The phone is ringing. A customer is calling to get a quote for washing his house. We present a good price, and the job is ours. What do we do next?
Taking this from the first step, we must have answers to some questions before we can start. It is best to call 1 or 2 days prior to the scheduled day to confirm the date and answer any new questions. This is also a great time for any housekeeping issues that may affect the job. The following is a list of questions and recommendations you may want to ask or state:
1) Is the water supply on and accessible?
2) Have you made payment arrangements?
3) Will someone be home?
4) Will the homeowner remove screens as necessary?
5) Will all pets be kept inside that day?
6) Does the customer have any questions?
7) Have we confirmed the appointment and time?
8) Have we discussed weather related issues and rescheduling issues if needed?
9) Has the customer removed anything they feel is valuable from around the house and deck?
NOTE: It is important when cleaning a log cabin (and some other structures) that someone be present or that you have access to the interior. Water can get through to the inside and it helps to have someone first inspect for previous leaks prior to starting the job as well as keep an eye on the job moving forward.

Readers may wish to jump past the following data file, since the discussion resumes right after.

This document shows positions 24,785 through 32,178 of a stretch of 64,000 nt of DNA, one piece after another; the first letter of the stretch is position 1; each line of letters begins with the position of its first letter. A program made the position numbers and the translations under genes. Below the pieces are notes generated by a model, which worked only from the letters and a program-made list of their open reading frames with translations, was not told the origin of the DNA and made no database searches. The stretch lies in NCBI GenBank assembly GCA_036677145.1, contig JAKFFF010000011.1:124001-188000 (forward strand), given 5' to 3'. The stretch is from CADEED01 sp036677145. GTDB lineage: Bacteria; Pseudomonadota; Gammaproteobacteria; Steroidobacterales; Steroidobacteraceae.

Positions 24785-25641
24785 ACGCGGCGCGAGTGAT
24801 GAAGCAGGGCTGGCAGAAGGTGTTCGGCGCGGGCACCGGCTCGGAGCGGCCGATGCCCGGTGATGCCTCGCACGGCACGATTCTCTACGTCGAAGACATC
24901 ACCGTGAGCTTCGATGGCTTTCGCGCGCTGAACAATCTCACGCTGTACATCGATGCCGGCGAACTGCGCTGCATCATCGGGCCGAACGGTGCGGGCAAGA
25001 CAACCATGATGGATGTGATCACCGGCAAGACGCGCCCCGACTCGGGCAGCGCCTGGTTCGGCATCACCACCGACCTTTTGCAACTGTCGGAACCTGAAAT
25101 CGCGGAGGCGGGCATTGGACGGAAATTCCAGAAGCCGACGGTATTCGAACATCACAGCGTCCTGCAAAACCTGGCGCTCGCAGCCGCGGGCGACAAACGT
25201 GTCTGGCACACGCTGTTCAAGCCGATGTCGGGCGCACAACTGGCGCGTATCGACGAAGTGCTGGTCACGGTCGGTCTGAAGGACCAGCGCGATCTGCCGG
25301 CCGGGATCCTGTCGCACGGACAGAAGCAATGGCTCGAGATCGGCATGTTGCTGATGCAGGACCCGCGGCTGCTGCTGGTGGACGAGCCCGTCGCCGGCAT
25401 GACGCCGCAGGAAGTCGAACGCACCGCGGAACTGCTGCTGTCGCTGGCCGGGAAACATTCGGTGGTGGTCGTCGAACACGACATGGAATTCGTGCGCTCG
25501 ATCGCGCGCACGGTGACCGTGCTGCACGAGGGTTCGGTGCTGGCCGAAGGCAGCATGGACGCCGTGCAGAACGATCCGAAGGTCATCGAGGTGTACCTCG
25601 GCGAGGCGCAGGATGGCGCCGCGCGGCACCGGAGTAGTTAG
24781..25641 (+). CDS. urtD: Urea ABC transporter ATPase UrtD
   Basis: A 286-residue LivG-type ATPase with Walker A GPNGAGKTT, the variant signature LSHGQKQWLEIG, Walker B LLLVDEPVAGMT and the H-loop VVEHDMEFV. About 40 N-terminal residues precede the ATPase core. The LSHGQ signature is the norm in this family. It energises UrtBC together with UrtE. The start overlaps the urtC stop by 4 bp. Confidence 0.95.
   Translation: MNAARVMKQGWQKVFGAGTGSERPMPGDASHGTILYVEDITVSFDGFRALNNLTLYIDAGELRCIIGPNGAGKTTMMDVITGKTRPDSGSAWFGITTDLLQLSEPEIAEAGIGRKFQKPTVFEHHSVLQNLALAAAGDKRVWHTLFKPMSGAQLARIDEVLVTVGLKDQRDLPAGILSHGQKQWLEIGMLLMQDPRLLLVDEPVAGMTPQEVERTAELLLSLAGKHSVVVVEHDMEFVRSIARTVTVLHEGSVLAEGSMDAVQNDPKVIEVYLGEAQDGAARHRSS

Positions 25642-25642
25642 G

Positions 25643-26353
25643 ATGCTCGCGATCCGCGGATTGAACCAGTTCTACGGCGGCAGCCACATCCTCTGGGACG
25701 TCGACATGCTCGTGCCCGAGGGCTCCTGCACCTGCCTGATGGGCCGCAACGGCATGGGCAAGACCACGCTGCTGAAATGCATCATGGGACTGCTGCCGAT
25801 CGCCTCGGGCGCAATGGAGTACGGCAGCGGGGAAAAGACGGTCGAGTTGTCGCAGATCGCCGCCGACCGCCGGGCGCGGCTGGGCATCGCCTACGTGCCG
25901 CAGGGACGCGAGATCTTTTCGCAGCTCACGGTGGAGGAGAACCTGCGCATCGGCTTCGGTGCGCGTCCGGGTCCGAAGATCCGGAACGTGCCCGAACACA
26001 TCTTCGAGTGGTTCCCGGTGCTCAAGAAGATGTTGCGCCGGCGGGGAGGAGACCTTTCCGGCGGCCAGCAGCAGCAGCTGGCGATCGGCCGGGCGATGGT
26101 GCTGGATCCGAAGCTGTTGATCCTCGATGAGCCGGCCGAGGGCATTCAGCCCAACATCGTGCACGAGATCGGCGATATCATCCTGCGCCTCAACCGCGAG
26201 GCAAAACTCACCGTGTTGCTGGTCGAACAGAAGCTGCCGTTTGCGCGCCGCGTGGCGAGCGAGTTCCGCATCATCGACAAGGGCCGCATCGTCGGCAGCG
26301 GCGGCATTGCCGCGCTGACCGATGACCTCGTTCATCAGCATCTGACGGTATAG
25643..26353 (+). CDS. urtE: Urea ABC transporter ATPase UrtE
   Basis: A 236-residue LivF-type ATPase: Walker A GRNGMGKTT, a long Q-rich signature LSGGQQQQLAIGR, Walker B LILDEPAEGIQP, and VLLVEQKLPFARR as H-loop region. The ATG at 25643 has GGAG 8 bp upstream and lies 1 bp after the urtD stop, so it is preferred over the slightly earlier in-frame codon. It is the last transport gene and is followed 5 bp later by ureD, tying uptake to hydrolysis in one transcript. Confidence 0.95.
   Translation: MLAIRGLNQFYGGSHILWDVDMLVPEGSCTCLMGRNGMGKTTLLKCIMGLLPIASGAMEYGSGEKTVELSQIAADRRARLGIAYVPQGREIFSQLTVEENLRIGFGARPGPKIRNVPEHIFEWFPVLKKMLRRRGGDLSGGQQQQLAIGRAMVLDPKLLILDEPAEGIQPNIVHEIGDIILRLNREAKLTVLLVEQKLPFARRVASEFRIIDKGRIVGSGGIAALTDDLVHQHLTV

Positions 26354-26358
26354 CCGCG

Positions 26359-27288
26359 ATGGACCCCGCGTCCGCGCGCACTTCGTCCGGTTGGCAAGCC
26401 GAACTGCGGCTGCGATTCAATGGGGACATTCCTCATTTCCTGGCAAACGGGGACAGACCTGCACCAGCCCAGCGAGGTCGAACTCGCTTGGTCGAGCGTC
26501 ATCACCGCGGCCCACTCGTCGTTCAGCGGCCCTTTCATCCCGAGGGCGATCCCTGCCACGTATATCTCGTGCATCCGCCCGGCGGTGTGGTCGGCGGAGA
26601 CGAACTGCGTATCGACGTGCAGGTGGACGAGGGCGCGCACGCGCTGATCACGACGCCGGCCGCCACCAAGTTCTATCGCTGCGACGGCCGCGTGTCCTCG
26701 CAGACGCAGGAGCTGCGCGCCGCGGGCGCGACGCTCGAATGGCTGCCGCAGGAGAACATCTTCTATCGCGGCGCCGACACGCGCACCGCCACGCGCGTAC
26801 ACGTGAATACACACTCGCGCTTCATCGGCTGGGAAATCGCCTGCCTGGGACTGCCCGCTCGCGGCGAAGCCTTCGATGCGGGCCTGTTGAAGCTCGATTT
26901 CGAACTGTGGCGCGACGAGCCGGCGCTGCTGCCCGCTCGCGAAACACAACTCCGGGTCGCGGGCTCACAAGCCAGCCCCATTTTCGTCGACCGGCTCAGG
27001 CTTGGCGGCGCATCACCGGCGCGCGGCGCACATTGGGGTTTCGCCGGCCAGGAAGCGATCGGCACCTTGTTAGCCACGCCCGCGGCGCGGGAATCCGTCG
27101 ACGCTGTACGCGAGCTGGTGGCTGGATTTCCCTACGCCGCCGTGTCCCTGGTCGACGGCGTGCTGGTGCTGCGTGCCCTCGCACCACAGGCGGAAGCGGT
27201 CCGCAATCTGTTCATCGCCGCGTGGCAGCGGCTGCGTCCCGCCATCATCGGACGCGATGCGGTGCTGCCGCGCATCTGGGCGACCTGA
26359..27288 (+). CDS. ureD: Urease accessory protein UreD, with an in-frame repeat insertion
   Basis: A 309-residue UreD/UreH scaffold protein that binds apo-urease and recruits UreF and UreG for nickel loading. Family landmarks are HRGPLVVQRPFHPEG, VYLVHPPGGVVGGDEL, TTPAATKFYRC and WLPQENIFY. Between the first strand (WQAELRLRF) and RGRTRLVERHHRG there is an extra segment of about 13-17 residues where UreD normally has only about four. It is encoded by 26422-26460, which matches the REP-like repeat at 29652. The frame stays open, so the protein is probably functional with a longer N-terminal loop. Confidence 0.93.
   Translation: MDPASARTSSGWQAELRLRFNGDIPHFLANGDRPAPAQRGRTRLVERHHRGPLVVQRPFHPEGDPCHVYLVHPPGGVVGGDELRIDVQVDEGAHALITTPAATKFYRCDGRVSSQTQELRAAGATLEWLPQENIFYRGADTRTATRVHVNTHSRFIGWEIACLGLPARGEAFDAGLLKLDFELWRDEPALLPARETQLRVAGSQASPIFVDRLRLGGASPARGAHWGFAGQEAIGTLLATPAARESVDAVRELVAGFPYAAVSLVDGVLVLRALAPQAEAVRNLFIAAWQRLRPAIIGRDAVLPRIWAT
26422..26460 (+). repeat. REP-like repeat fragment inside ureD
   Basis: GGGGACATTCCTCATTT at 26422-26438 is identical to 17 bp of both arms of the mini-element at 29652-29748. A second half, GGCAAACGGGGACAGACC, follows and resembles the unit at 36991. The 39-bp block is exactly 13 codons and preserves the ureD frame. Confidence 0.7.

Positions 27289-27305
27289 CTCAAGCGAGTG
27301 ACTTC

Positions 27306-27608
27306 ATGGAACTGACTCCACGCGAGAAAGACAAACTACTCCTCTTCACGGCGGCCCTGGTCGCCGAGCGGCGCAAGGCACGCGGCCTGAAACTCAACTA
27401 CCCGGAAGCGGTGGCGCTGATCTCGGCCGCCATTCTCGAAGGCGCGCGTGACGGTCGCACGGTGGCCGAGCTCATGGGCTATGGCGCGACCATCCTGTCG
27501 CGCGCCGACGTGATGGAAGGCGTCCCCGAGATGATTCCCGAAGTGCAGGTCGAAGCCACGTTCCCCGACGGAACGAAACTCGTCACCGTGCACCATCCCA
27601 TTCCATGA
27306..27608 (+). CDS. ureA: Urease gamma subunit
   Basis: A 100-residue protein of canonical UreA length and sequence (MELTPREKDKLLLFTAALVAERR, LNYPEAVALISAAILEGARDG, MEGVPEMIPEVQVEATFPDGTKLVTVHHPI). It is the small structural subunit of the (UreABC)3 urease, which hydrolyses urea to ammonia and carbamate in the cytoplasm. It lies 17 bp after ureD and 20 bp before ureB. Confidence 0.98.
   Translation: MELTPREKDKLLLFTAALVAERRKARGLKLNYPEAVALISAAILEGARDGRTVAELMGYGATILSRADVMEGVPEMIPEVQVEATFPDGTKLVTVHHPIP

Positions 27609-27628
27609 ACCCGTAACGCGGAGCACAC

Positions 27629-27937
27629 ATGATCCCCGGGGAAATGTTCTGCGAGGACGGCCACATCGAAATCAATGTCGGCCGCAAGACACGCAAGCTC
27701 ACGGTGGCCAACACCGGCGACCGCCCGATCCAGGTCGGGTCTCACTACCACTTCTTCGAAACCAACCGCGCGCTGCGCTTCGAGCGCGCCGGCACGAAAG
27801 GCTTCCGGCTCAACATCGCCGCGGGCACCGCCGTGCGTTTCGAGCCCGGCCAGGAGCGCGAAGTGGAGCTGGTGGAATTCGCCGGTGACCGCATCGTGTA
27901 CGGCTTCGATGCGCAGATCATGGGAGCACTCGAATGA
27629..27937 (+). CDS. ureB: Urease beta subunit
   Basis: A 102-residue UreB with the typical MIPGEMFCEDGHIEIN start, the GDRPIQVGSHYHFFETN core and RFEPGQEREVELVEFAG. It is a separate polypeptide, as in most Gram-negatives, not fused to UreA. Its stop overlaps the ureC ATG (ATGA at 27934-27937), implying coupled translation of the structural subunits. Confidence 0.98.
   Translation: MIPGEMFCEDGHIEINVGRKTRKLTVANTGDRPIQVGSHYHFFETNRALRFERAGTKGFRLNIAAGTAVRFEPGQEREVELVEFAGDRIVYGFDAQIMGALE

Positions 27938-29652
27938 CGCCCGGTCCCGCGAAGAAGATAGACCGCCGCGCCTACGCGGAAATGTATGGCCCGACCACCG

It is now time to load up the truck and go to the job. For some a simple checklist of all items needed comes in handy so as not to forget a needed tool or item for the job. Upon arriving at the job you should knock on the door (in uniform) and introduce yourself. At this time a quick explanation may be in order and again ask if there are any questions. Next, before unloading any equipment, make sure you have a good water supply.
Now it is time to unload the truck and set up equipment. It is very important when setting up and using the equipment that you are paying attention to the landscape and surroundings. You do not want to pull hoses across the property doing damage to flowers, lighting, etc. that can cost you more money to replace than the job pays in profit. Remember you are here to make the property look better, not worse.